I find it interesting how in society a pendulum of sorts swings one way and then the other. When I was young, boys were taught to be strong. Fighting was a rite of passage of sorts. At least once a year, at pretty much every school, there’d be a meet-you-after-school scuffle between two kids which usually ended in nothing more than a few punches being thrown. I have no doubt that my father was in more than a few when he was young.
That was not me. My father was away a lot when I was little so my mother raised me. The result – I was a wimp. I hated being weak, but I never did anything about it. I could have joined the judo club but I wussed out.
I vowed that would not be my son. I’ve always pushed my son to be strong because I wanted him to be able to protect himself should the need arise. Next month he’ll turn 12, but he got his black belt in Karate at age 10 and will get a black belt in Aikido later this year. Two black belts on top of his already stellar swimming career.
Here, on The Good Men Project, I read a lot about new parenting, about how men should act in our new world. How telling your son to “man up” is wrong. Psychologists today often talk about how fragile some children are and how damaging it can be for their psyche to be pushed hard.
Me, I think just the opposite. I think we all need to be strong – both mentally and physically (and that applies to both boys and girls). Life is tough. It’s filled with heartache, accidents, costly mistakes, and bankruptcies. They all take a toll on us. We can’t shelter ourselves or our children from them forever, but by being stronger, we can better manage the inevitable pains of life we encounter.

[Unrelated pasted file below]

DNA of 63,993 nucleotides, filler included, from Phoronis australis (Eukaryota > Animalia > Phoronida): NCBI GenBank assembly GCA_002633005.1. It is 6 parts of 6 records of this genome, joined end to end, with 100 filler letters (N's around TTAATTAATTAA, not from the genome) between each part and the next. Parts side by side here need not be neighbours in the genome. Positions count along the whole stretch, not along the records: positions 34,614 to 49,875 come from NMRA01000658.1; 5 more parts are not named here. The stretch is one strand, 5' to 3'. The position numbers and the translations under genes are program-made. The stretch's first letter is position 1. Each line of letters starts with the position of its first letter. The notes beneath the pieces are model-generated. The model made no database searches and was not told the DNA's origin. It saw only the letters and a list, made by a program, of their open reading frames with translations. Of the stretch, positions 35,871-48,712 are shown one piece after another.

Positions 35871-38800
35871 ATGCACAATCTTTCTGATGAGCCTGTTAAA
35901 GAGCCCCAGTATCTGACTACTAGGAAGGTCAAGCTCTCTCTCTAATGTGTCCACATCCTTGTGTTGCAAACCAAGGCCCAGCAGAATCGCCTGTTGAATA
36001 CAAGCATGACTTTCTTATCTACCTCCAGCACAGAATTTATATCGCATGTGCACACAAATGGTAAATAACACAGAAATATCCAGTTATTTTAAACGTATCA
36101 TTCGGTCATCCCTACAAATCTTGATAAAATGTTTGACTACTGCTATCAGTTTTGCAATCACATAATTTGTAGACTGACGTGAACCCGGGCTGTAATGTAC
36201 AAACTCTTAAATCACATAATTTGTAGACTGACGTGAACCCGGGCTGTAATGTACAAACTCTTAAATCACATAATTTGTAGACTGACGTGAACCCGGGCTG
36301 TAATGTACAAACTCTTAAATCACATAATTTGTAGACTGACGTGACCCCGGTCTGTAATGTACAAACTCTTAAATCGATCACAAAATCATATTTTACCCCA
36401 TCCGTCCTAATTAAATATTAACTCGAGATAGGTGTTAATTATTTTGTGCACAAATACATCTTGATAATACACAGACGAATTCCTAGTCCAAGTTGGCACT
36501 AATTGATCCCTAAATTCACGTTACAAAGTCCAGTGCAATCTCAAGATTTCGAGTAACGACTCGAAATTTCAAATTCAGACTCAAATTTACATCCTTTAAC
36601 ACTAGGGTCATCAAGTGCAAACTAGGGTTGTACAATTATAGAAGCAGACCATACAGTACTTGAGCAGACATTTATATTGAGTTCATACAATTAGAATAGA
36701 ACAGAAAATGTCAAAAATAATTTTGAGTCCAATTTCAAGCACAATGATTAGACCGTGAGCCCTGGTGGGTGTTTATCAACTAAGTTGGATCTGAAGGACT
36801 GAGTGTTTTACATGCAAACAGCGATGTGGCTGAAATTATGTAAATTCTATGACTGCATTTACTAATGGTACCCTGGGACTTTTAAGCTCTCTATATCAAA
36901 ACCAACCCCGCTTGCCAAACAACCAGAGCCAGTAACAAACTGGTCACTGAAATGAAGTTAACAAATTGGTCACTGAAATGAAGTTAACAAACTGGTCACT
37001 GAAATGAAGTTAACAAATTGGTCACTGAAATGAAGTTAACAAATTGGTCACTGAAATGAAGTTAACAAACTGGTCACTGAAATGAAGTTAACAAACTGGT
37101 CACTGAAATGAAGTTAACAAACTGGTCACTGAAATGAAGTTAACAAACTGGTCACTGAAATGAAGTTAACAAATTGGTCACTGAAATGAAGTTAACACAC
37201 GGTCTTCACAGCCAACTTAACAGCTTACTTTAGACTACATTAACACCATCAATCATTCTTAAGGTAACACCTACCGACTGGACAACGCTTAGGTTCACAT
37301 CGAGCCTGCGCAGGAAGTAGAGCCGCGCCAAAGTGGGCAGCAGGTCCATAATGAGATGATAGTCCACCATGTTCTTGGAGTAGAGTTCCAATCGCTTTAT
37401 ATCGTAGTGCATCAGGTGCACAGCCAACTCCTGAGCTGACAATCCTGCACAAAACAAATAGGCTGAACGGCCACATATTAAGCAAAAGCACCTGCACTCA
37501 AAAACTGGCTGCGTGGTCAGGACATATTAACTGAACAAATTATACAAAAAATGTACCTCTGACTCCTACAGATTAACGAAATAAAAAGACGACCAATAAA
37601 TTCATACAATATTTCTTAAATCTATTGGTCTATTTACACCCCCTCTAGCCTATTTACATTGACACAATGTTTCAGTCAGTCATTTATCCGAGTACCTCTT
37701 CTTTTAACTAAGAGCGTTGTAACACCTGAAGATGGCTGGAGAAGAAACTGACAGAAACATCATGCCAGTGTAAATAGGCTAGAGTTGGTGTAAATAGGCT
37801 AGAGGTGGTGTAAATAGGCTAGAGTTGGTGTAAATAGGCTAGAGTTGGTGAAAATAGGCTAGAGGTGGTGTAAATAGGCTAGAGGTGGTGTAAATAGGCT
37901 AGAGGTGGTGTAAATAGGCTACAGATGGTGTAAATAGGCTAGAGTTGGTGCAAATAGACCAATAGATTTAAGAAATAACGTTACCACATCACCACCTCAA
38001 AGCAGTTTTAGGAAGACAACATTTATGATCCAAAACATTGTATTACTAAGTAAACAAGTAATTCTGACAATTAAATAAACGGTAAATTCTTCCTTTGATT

My job as a dad is to help protect and prepare my son from the dangers that exist. As Oliver Queen in the TV series, Arrow says, “To do this I must become someone else. I must become something else.” Well, maybe not that dramatic, but I always strive to be a better father.
Most fathers I know simply send them son or daughter off to Karate lessons or swimming school. While it does work, I like to stack the odds in my favor which is why I decided to dad up. Heck, if I’m telling my son to man up then the least I can do is the same.
In just over a few days, my son will have been at home for two whole months. No Aikido. No Karate. No swimming. Nada. Thankfully, I joined my son in his Karate lessons (from age 38) and did the same when my son joined Aikido. Because of that, I’m now able to help my son train. I have no doubt in a few short years, he’ll far surpass me and then he’ll be able to teach me.
I have also spent an hour a day a few days a week reading to my son recently to take his English to the next level.
Like everyone, I look forward to getting back to normal life. But in the meantime, I need to up my game.
I know it’s not easy, especially now. However, if you find yourself with extra time on your hands, then it’s a chance to become an even better person. As I talked about in a previous article, there will be two types of people that emerge from this crisis, those that took advantage of it, and those that let it slip away and that includes us dads.
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Photo courtesy iStock.